Sports stadiums can be contentious, particularly when located in the heart of a city, but this design works in various ways to reduce disruptions to urban fabric, slotting seamlessly into its surrounding context.
Designed by international architecture and engineering firm Arup, the AC Milan 48,000-seat soccer club stadium in Italy is wrapped in commercial (shops, bars, hotels and restaurants) programmatic elements that work with but also independently of sporting events. Additional public-purpose elements include rooftop decks, micro-parks and playground for children.
Reinforced with soundproofing and a plan to sink its base into the ground, adding these architectural buffers on all sides helps reduce noise pollution for blocks on all sides as well as providing street-level continuity for those walking and driving through the city. Mark Wilson compares it to a combination of historical fortifications and suburban shopping centers: “around the stadium’s heart, architects will build a castle-like perimeter of restaurants, a hotel, and a sports college. From the street, the stadium just looks like a block-wide mall.”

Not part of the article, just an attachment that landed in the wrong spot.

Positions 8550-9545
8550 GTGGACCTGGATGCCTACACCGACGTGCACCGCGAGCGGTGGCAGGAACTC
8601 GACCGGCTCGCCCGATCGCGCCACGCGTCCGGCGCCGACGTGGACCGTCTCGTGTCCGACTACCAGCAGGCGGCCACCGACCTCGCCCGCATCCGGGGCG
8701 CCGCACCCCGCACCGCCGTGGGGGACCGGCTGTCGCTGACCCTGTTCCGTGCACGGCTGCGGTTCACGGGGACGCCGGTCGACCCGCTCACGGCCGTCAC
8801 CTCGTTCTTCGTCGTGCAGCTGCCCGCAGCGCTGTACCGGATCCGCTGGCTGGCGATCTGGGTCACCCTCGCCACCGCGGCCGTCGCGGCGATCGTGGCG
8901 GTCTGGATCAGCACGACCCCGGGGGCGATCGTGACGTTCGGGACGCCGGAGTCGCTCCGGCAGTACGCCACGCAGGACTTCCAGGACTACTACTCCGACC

The stadium itself features a spectator-optimized design intended to provide the best view possible for all visitors as well as a removable roof to allow for play in various conditions.
There are many structures that arguably should stand out from their surroundings – civic buildings like city halls, for instance – but sports stadiums rarely look good in and of themselves, and far too frequently interrupt what is going on in the cities around them. Typically, “even the most beautifully designed stadiums are an eyesore. They’re sprawling moles protruding from the skin of an urban environment, distended to accommodate a wide footprint of seats low to the ground.”